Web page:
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7 On Your Side helps couple get refund for tax they didn't have to pay

7 On Your Side helped a local couple get refund for a tax they didn't have to pay.
Several Bay Area school districts support themselves with voter-approved parcel taxes. And in many communities, senior citizens can opt out of paying the tax. However, many seniors don't realize they are exempt.

It comes as a surprise to a lot of people even though school districts use it as a selling point in their campaigns. They recognize many seniors live on a fixed income and don't have kids in school any more and aren't likely to vote on a school tax. So in many communities, seniors can get a free pass around the parcel tax. However, one Marin County couple just found that out after paying the tax for 16 years.

Novato public schools get a big boost from local residents.

"Elementary music teachers, a lot of computer technology resources," Novato Unified School District spokesperson Leslie Benjamin said.

A parcel tax raises more than $4 million a year for coaches, computers, smaller classes and more.

"We are very fortunate and thank the Novato community for that," Benjamin said.

Last May, residents voted overwhelmingly to tax themselves for another eight years, $251 per year per house, but not every house.

"So I said we should not pay this one," Fe Garrison said.

She and her husband Tom Garrison just realized they have been paying the tax even though they didn't have to.

"I was like wait a minute, we've been exempt for a long time because my husband is like 82, 81-years-old," Fe said.

She noticed it on the campaign flyer for the tax measure in May. It says, seniors over 65 are eligible for an exemption. Tom turned 65 back in 1998, which means they paid the tax for 16 years longer than required.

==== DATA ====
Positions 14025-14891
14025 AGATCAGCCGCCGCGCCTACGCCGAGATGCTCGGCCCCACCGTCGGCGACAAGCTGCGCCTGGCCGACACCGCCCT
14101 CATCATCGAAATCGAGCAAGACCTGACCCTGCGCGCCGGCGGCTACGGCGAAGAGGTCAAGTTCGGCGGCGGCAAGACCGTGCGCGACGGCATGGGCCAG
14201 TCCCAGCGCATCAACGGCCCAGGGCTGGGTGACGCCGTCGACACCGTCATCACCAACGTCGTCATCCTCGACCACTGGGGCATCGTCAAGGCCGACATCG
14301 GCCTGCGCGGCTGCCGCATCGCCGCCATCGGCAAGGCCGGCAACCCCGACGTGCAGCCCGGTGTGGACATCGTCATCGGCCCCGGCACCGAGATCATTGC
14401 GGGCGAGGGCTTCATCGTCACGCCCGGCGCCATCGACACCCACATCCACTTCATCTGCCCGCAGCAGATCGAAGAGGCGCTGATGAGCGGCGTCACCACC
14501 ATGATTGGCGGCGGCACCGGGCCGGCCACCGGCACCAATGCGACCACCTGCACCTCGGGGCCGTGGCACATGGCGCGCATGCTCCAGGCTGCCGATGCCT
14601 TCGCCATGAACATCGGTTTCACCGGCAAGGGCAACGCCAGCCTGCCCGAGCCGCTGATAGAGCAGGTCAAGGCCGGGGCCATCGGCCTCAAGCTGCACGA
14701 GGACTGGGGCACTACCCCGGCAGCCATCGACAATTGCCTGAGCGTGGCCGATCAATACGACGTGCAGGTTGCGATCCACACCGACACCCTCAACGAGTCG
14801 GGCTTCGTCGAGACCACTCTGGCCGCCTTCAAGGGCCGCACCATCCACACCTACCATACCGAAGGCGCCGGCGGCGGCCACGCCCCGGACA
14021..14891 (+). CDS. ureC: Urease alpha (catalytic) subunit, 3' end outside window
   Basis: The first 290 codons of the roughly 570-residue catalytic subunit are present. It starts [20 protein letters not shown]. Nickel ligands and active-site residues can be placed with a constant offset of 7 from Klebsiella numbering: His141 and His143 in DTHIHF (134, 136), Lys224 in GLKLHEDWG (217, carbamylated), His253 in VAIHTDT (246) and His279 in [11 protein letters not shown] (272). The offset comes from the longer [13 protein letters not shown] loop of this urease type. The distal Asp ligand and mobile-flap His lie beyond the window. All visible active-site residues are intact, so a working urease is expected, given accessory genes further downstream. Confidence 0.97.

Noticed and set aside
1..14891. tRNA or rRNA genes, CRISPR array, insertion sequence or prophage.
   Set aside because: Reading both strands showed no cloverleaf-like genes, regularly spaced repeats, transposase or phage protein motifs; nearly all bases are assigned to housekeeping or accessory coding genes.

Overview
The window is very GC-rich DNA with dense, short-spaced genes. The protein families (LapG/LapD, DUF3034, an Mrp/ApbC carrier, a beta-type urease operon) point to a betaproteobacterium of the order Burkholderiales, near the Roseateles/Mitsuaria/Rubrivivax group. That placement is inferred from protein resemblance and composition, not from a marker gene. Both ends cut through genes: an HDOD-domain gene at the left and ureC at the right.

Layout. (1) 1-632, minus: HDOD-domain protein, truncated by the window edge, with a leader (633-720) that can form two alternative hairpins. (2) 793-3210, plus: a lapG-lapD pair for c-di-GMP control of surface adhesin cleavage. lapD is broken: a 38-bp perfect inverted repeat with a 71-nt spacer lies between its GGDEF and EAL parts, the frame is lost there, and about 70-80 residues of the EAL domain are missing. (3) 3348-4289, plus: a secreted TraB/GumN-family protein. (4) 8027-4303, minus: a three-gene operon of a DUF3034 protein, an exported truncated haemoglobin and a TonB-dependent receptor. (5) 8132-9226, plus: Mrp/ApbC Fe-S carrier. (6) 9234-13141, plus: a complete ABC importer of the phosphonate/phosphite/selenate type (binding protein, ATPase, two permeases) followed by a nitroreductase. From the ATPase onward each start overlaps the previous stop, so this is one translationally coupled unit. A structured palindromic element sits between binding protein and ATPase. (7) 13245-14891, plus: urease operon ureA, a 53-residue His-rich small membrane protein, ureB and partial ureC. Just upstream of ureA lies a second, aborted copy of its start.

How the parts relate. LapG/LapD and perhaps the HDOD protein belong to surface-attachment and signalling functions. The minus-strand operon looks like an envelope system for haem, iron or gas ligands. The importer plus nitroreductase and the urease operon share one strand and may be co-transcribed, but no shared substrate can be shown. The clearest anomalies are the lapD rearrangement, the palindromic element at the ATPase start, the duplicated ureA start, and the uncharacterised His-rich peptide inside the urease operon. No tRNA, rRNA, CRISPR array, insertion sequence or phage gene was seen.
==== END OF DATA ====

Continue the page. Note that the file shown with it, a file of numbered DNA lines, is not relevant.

"So I went to the school district," Fe said.

Fe asked Novato school officials to pay them back all that money. She figured they were owed about $3,000 .

"And she bluntly told me, there's no way she can refund the fees," Fe said.

The school district spends the money every year so, it was already gone.

"So I told her, 'I'm gonna do anything in my power to get this money back,'" Fe said.

She contacted 7 On Your Side and we spoke with Assistant Superintendent Karen Maloney. She says seniors don't automatically get the tax break.

"You have to apply for it and it's different than saying everyone who is 65 and older have this exemption," Maloney said.

Under the law, seniors over 65 do qualify, but they must fill out a one-time application with the school district and turn it in by December 31 of that year or the tax stays on their bill.

The district won't reimburse for prior years.

"Going forward you can have the exemption, but not retro," Maloney said.

However, the district did take a closer look at the Garrisons' situation and made an exception.

"Absolutely it was a compromise," Maloney said.

The Garrisons received a refund for the past six years since 2009. That's when the tax was bumped up to the current level.

"Really feel good. Was able to pay some bills," Fe said.

Novato unified officials told 7 On Your side many seniors want to pay the tax to help schools succeed and that in turn can increases property values. If you are over 65 you may want to check your property tax bill to see if it includes a school parcel tax. Check with the school district as you may be exempt.
Related Topics:
news 7 On Your Side education taxes seniors school students Novato
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